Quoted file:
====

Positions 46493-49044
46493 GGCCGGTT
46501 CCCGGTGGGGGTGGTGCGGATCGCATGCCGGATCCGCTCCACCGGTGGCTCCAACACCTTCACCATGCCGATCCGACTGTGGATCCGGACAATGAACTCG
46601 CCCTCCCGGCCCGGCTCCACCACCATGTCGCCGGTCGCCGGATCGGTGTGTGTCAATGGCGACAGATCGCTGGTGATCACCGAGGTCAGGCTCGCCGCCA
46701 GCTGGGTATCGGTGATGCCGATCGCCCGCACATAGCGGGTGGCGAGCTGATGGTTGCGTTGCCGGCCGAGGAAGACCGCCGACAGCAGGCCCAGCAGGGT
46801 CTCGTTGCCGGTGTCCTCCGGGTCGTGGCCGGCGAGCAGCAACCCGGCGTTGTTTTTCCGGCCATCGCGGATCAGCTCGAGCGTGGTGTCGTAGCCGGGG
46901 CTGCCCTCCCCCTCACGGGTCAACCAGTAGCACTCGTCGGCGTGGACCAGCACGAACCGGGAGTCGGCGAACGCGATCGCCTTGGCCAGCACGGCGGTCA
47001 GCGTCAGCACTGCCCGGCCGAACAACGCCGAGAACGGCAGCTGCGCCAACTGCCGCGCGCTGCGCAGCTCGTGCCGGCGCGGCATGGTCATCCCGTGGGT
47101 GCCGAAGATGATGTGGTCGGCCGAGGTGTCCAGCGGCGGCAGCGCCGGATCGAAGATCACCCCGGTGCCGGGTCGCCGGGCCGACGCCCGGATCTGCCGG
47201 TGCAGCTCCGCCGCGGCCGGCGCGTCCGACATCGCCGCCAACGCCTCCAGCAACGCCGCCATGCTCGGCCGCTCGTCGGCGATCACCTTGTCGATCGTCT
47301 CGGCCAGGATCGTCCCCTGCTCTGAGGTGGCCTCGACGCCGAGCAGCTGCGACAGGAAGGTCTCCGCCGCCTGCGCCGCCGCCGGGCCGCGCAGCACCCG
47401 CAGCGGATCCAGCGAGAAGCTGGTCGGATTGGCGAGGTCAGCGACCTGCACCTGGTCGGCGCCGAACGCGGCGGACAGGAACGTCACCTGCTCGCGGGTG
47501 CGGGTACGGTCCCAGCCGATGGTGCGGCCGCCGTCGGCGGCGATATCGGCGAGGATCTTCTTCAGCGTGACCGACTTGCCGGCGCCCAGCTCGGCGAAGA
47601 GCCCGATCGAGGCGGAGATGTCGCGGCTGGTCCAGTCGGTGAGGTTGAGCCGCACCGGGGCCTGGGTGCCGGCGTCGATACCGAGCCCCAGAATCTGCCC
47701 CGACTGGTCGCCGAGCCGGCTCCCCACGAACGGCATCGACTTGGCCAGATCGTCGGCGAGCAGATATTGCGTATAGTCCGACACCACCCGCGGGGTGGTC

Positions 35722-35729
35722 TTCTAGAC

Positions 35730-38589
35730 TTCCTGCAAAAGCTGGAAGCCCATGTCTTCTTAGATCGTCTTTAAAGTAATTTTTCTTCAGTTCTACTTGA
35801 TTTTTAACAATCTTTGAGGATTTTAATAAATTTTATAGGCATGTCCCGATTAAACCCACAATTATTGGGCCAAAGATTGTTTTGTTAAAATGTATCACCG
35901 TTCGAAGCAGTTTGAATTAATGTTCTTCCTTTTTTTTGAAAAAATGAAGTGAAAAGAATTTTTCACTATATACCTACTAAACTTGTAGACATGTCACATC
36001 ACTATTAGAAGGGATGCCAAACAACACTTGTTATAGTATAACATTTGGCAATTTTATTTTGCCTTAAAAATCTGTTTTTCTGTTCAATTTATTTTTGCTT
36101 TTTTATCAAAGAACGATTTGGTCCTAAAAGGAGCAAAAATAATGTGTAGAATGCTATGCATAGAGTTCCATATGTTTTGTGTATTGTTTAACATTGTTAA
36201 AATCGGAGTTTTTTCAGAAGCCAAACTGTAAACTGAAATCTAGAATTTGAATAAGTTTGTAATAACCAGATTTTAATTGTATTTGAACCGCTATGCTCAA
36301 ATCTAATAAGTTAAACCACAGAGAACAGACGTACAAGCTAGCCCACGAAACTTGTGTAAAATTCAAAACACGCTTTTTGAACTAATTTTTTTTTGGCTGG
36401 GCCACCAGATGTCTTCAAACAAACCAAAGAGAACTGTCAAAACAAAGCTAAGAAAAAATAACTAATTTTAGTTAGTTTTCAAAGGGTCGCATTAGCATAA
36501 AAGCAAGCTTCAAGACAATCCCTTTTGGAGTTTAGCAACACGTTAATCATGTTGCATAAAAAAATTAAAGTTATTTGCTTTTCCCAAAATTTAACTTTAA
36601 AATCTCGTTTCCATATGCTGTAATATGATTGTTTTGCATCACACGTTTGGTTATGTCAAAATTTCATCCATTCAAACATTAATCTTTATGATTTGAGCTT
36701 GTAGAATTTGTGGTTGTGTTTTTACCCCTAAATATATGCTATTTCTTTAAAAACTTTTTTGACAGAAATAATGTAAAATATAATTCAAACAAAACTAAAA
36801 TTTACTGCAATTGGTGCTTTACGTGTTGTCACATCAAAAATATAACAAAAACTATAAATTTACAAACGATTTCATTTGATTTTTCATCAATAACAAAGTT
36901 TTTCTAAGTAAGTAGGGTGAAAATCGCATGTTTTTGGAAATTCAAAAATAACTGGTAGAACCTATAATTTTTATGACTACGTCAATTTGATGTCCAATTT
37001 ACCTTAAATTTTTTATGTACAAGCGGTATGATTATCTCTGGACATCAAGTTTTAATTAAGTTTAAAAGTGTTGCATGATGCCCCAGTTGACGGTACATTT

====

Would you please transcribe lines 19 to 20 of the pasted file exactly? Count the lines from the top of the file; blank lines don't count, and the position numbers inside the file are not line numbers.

35730 TTCCTGCAAAAGCTGGAAGCCCATGTCTTCTTAGATCGTCTTTAAAGTAATTTTTCTTCAGTTCTACTTGA
35801 TTTTTAACAATCTTTGAGGATTTTAATAAATTTTATAGGCATGTCCCGATTAAACCCACAATTATTGGGCCAAAGATTGTTTTGTTAAAATGTATCACCG